How to modernise your Christmas lunch in 10 easy steps

Shake up tradition and add a few changes to your festive feast.

by: Julie Donald
 
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I love “traditional Christmas” goodies. In my world nothing gets me in the Christmas spirit quicker than a warm mince pie accompanied by a glass of chilled eggnog while Boney M plays in the background (queue Christmas daydream….).

Having said that, I have often wondered why we make positively mediaeval Christmas pud, mince pies and boiled fruit cake out of preserved fruits like raisins, currants and glace cherries when South Africa has a wealth of fresh, delicious, fruits at that time of year.

The reason is obviously historical; my British ancestors brought their northern hemisphere traditions with them all the way to deepest darkest Africa and carried on with them through the generations. Presumably taking comfort in re-enacting the traditions of their childhood. However, even if your family traditions don’t make use of endless quantities of raisins and currants, perhaps it is time to update those same old, tired recipes.

Here are my tips...

1. Use seasonal, fresh ingredients
Try swapping out dried fruits for fresh, in-season fruits. For example use fresh cherries instead of glace, or make a trifle featuring fresh berries, instead of (oh the horror)…. Jelly!

2. Go local
Embrace local ingredients and unique South African recipes, think Amarula fridge tart, biltong pâté and gammon potjie.  Or consider braai-ing your gammon, or turkey for a more authentic South African flavour.

3. Accept the weather (you can’t change it)
Many of the “stick to your ribs” Christmas dinner recipes are more suitable for a snowy scene, so update your recipes for a warmer climate. What about frozen eggnog or baby potato salad?

4. Update old recipes
Try updating traditional family recipes by using more modern presentations. Stuffing balls on a stick anyone?

5. Don’t get stuck on tradition
There is nothing quite like the nostalgia that accompanies your own childhood Christmas food memories. That, however, is no reason to be stuck eating salmon mousse with (tinned!) peas in it, just like we did in 1978. I wouldn’t eat it any other time of year so why would I eat it on the biggest food day of the year? Anyway, it never tastes as good as it does in our memories.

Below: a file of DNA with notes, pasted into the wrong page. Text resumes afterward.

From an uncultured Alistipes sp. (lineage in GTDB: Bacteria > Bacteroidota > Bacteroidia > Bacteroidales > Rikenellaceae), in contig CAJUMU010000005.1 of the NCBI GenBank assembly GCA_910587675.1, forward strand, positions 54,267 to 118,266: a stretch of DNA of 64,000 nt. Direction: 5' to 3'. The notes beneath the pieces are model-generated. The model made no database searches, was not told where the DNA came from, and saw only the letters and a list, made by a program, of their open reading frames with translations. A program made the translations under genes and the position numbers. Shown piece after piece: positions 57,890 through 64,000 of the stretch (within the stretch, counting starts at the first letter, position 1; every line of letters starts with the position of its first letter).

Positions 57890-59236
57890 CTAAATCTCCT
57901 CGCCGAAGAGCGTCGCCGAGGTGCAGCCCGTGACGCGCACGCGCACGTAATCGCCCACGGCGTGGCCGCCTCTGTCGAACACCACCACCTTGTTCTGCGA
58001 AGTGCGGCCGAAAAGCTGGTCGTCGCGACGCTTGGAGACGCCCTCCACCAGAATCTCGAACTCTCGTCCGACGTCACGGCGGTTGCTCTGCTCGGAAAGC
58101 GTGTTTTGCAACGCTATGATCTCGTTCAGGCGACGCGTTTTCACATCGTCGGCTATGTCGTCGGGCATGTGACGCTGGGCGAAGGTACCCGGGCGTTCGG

6. Start new traditions
Start new family traditions that work for your family and include all the members of the family. Communal eating is great for this, what about a chocolate fondue with a variety of fruits? Or a Christmas tree made of profiteroles?

7. Consider healthy alternatives
The way we eat has changed substantially over the years, so why not our Christmas dinners? Just because it is a little healthier doesn’t mean it can’t still be a feast.  If you are going low carb, skip the rice and roast spuds in favour of cauli-rice and roast sweet potatoes. Include salads and lots of extra veggies for the health conscious.

8. Do a potluck
The amount of work, not to mention cost, involved in preparing a Christmas dinner is massive. Many people dread the sore feet, mountains of washing up and the sweat running down their backs as they slave over a large pot of simmering gammon, flies circling. Why not tell your friends and family that you will provide drinks, and a beautiful table and then leave it up to them? Each person brings their favourite Christmas food and leave it up to chance!

9. Reduce stress and outsource
Or skip the whole malarkey altogether and order in a Christmas dinner. Many restaurants offer a pre-prepared Christmas dinner to take home. Pop everything on your own platters and lie. Tell a bald faced lie, “why yes, I slaved all day over this turkey”. If anyone asks for the recipe, just tell them it is a “family secret”.

10. Christmas-ify your favourite recipes
Turn any of your favourite recipes into a “Christmas Recipe” by adding festive flair using traditional Christmas ingredients. I always wanted to try a turkey bobotie with yellow rice and cranberries, and a cranberry chutney.


Follow Julie Donald on Twitter @AskJulieDonald.







 


- Julie Donald

 

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